Between 2000 and 2019, 451 children were killed when a piece of furniture or a television fell onto them; 351 of the tip-over deaths involved dressers or other furniture that stores clothing. All told, each month one to two children die from a tip-over incident. And 11,300 children per year, on average, are treated in hospital emergency rooms for tip-over-related injuries. As part of Consumer Reports' ongoing investigation into furniture tip-overs, we've tested dressers to see which are safest and which are unstable, talked with industry and government experts to understand why the problem persists, and met with parents whose children were killed to explore the human toll of these tragedies. Find out what you can do to protect your family now, and how the system needs to change to make products safer in the future.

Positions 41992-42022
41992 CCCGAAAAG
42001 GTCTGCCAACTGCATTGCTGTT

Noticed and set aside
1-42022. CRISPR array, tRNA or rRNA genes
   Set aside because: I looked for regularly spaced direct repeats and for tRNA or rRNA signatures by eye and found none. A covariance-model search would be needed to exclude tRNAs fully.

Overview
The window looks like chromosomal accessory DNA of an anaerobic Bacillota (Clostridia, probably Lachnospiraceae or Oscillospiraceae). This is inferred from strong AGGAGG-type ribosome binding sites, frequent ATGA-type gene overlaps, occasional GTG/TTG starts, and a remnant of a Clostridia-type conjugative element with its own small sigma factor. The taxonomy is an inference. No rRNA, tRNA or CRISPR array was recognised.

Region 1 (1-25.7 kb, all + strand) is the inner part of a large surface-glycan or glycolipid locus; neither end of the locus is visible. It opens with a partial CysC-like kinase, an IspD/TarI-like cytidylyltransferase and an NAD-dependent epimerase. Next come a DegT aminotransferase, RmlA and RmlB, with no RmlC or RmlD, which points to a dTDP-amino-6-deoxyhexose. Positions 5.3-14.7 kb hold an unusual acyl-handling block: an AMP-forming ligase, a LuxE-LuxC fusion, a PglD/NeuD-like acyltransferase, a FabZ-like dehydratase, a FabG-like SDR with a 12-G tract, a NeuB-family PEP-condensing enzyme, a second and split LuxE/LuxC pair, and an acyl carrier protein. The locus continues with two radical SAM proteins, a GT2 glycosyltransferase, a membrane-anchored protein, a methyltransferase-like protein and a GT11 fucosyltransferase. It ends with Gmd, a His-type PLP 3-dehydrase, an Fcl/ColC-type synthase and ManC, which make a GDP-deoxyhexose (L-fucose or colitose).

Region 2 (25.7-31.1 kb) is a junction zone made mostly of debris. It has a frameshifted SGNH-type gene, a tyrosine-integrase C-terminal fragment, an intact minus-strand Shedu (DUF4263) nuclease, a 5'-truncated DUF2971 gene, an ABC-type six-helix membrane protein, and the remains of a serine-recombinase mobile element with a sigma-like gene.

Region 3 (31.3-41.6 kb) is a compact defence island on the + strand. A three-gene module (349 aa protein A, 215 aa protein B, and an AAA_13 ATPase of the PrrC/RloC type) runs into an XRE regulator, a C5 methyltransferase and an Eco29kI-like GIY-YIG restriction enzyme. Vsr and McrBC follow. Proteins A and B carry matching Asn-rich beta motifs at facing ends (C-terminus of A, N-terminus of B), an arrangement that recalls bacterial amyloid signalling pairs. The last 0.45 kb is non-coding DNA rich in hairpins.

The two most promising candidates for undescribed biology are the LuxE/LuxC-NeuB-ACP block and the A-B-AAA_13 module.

Last Updated: March 23, 2021

Unstable Dressers: A Potentially Deadly Danger

When Standards Fail

Right now, dressers sold in the U.S. are not governed by a mandatory stability standard. Furniture manufacturers operate under a voluntary standard, and they are not required to conduct any safety testing before putting a dresser on the market. Some manufacturers meet the standard, and others fall short, contributing to thousands of emergency room visits each year. To shine a light on this problem, Consumer Reports tested 42 dressers representing a cross-section of the market. See what CR’s testing revealed and hear from Janet McGee, whose son died when an Ikea dresser tipped over onto him.